Andrew's blog

Farmers need help

Farmers are struggling with cost appreciation - with an increased cost structure of 40% since 2005.  And milk prices have been coming back regularly - farmers need support managing volatile milk prices.

This message would resonate well in NZ, apart from the 'support' part.  This is a reworded extract of an article which quotes the President of the Irish Farmers Association:

Graphs tell the story

Another big fall for gDT prices today; Whole Milk Powder prices falling by 10% today.  A lot has happened in six months since record breaking prices with the Kiwi dollar now starting to respond.

An analysis of gDT results show previous down-turns in terms of the number of fortnights from the point of price reduction - the data is cumulative.  At present the price reduction is looking similar to the 2008 event.  Recovery in 2008 occurred quite quickly with a very good milk price received in 2009/10.

What $5.30 means

Today Fonterra announced a further revision of the milk price of $5.30 per kilogram of milksolids for the 2014/15 season.  It seems a long time ago since it was $8.40/kg; we are still receiving the final top up payments from that stellar year.  The revision today follows an opening price of $7/kgms and a reduction to $6/kgms in July.

The reductions reflect an overhang of supply, particularly from NZ but also from the EU and US, and stockpiles built up earlier in the year.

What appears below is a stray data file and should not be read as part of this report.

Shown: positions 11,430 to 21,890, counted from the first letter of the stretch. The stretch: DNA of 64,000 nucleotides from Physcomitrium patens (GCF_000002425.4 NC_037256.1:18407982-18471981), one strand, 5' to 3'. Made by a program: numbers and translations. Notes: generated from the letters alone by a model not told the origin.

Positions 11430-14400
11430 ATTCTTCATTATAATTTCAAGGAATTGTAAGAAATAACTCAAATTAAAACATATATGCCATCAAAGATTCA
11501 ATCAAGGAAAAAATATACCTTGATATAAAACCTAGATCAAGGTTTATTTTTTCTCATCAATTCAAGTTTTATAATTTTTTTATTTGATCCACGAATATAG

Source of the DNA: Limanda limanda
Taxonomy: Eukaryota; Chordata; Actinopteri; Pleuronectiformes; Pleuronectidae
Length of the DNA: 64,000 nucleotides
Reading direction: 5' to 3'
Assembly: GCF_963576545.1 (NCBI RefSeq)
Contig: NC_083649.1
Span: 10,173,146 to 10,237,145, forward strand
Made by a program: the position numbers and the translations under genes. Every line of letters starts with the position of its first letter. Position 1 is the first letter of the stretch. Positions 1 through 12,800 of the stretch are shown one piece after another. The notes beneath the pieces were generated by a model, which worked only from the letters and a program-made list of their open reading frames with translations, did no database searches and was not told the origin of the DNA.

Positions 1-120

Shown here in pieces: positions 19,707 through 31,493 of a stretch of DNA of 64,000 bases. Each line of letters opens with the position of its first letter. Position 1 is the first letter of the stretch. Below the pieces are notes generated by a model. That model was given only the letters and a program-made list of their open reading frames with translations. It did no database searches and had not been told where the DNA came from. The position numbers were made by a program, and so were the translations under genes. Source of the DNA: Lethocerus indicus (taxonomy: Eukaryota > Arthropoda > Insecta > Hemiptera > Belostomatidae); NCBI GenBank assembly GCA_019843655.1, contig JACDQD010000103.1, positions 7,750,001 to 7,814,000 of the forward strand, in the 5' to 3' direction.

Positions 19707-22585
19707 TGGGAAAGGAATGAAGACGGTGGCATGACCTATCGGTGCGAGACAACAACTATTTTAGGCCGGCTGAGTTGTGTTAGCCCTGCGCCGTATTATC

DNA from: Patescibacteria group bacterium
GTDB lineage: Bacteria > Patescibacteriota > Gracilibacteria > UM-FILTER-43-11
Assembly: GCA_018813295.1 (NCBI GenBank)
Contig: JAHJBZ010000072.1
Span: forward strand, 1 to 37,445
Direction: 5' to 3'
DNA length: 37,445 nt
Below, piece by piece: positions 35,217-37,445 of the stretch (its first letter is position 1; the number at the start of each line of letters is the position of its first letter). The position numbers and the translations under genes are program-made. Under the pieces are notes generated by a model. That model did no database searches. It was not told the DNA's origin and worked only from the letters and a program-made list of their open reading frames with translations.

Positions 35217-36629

A 'Phew moment'

There is always a point where a market in decline rights itself (assuming no fundamental demand issue).  It is too early to say we have reached that point after gDT had a "0% change result" last week.  But there are a number of factors which do suggest some optimism.

Interesting week...

Good to see some positive direction come out of Fonterra this week with the announcement of their investment in, and joint venture with, Beingmate from China and the plant expansions in the Waikato and Southland.  

Where will all the Cheese go?

Russia has announced a ban on food imports from many western nations including the EU and the USA (not NZ).  Russia is a major importer of cheese - most of the exports from the EU and US are cheese as shown in the following graphic from Fresh Logic.

Amusing song - serious message

It pays to see the lighter side of life - every now and then at least.  The link here shows middle aged men singing a contemporary song.  If you can get over this image and can find a quiet spot I suggest that you listen to at least the first two minutes of the >4 minute run time.

Another large gDT fall. Response?

It was headlines in the media this morning.  gDT falling another 8.5% p.a. Now down more than 40% since February.

For a quite rational discussion about the current falls and the impacts I recommend listening to the following interviews :

http://www.radionz.co.nz/national/programmes/morningreport/audio/20144476/big-slump-for-dairy-prices-overnight

So what's happening? 

NZ Export growth - animation

An interesting animation via NZTE on NZ export growth from 1983 to 2018.

https://www.nzte.govt.nz/en/news-and-media/features/animation-nz-exports-1983-2018/ 

The overwhelming conclusion is that the chart shows the growing importance of Asia to NZ.  

Another conclusion is that our geography is now a benefit at two levels; a benign temperate climate and we are relatively close to market. 

Milk Price volatility naturally hedged

 On the face of it, last week’s drop in Fonterra’s milk price forecast for the current season from $7.00/kgms to $6.00/kgms looks pretty dire – especially when compared to last season’s forecast of $8.40/kgms.  The apparent between-season drop in revenue is 29%.

This sort of milk price volatility has been a characteristic of the last few seasons and is likely to continue into the future, albeit that milk prices are generally on a rising plane and the outlook remains positive.